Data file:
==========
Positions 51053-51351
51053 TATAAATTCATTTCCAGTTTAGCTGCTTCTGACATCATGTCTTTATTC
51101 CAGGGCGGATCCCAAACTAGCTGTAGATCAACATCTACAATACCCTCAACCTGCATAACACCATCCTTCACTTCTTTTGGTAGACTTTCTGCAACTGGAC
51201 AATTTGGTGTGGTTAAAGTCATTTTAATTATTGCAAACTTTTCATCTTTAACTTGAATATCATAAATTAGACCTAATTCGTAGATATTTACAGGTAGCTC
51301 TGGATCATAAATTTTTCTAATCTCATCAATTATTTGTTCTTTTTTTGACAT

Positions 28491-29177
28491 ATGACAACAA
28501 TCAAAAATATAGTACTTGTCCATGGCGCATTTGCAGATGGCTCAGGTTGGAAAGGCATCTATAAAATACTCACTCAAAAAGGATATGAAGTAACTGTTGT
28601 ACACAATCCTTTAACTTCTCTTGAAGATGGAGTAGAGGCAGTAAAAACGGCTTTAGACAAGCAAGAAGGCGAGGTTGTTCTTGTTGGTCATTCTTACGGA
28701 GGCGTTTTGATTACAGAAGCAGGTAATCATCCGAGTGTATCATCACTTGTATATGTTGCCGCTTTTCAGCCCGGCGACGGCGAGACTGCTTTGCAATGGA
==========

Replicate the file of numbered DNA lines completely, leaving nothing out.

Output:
Positions 51053-51351
51053 TATAAATTCATTTCCAGTTTAGCTGCTTCTGACATCATGTCTTTATTC
51101 CAGGGCGGATCCCAAACTAGCTGTAGATCAACATCTACAATACCCTCAACCTGCATAACACCATCCTTCACTTCTTTTGGTAGACTTTCTGCAACTGGAC
51201 AATTTGGTGTGGTTAAAGTCATTTTAATTATTGCAAACTTTTCATCTTTAACTTGAATATCATAAATTAGACCTAATTCGTAGATATTTACAGGTAGCTC
51301 TGGATCATAAATTTTTCTAATCTCATCAATTATTTGTTCTTTTTTTGACAT

Positions 28491-29177
28491 ATGACAACAA
28501 TCAAAAATATAGTACTTGTCCATGGCGCATTTGCAGATGGCTCAGGTTGGAAAGGCATCTATAAAATACTCACTCAAAAAGGATATGAAGTAACTGTTGT
28601 ACACAATCCTTTAACTTCTCTTGAAGATGGAGTAGAGGCAGTAAAAACGGCTTTAGACAAGCAAGAAGGCGAGGTTGTTCTTGTTGGTCATTCTTACGGA
28701 GGCGTTTTGATTACAGAAGCAGGTAATCATCCGAGTGTATCATCACTTGTATATGTTGCCGCTTTTCAGCCCGGCGACGGCGAGACTGCTTTGCAATGGA